It is so lovely and is a highlight of Holy Week. The 40 pages of mostly plainsong includes wrenching passion from the psalms and poignant readings. It is also quite special to have a service of prayer and meditation under cover of darkness. It can be stunning. Last year, I wrote a post about Tenebrae itself. HERE, you can read that. For this post, I simply wanted to share some photos I took last night and say that if you can attend this service next year, DO IT!
The liturgy offered this night is the full, ancient form of Tenebrae. Tenebrae is a Latin word signifying “darkness,” “shadows,” and “obscurity.” It is a word that pointedly calls our attention to the scriptural accounts of our Lord’s crucifixion: The name of this service is taken from the opening words of the fifth responsory: “Tenebrae factae sunt”—“darkness came over the whole land” (Mark 15:33; also, Matthew 27:45; Luke 23:44).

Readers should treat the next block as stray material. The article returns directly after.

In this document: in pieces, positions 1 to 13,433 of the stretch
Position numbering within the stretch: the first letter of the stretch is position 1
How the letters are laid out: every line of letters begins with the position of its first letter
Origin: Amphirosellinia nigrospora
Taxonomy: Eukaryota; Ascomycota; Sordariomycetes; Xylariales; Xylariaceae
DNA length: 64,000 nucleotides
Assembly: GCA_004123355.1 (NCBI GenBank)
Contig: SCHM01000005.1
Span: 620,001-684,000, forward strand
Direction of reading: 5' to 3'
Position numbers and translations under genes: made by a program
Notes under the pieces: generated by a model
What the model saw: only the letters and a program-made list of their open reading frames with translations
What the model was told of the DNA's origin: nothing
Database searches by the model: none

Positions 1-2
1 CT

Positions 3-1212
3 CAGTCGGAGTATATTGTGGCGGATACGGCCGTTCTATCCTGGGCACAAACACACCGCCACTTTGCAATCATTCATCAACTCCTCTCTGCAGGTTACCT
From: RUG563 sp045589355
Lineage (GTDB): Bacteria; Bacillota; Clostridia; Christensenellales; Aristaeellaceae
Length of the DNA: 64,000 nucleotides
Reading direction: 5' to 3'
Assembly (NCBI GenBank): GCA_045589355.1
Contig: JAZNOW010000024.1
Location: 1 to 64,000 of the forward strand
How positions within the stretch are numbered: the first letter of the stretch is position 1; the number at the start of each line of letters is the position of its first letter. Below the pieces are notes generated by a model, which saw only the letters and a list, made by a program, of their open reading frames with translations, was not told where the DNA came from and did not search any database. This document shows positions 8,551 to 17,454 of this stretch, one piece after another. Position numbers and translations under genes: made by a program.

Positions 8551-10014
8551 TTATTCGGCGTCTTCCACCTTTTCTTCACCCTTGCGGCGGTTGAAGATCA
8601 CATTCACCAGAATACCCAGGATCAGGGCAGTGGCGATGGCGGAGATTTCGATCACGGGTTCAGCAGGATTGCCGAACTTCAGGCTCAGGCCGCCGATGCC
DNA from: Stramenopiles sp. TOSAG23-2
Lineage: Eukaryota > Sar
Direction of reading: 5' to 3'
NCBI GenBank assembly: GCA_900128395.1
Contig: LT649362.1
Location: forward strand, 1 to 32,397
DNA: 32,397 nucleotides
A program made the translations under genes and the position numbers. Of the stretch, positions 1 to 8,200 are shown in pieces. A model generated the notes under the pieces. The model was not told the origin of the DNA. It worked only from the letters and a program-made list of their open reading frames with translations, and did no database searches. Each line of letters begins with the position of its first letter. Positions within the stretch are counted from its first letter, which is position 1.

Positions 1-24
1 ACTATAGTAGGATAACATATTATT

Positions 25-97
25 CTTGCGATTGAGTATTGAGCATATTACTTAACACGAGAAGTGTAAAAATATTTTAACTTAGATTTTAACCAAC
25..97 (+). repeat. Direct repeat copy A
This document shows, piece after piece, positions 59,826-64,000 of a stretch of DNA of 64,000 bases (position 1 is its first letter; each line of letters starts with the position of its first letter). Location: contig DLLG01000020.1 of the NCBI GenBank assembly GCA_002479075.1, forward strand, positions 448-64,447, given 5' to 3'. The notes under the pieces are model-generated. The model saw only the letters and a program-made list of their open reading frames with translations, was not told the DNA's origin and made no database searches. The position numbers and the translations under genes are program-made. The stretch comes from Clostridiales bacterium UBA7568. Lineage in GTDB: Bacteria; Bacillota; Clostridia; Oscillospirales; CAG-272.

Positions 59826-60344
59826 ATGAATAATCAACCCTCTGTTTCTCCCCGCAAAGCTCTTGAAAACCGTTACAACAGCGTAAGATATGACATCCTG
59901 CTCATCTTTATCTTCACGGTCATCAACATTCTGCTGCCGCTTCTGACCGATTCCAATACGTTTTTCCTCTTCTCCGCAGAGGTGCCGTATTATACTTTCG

It is a moving descent into the darkest days of the church year as we descend into darkness and await the ascension into light at The Great Vigil of Easter. The Medieval offices of Matins and Lauds which were combined to create Tenebrae were the usual morning offices recited by the monastic communities ministering in the Roman basilicas and collegiate churches of Europe. At Matins the morning is greeted with prayer even before the sun rises and they developed out of the nocturnal times of prayer and watchfulness (vigiliae) that were common in the early church. Matins traditionally included three distinct sections called Nocturns (meaning “divisions of the night”). The office of Lauds, which in Tenebrae follows the Third Nocturn of Matins, is the traditional morning prayer of the church in the western world. The word “laud” means “to sing or speak the praises of” and originally implied a formal act of worship.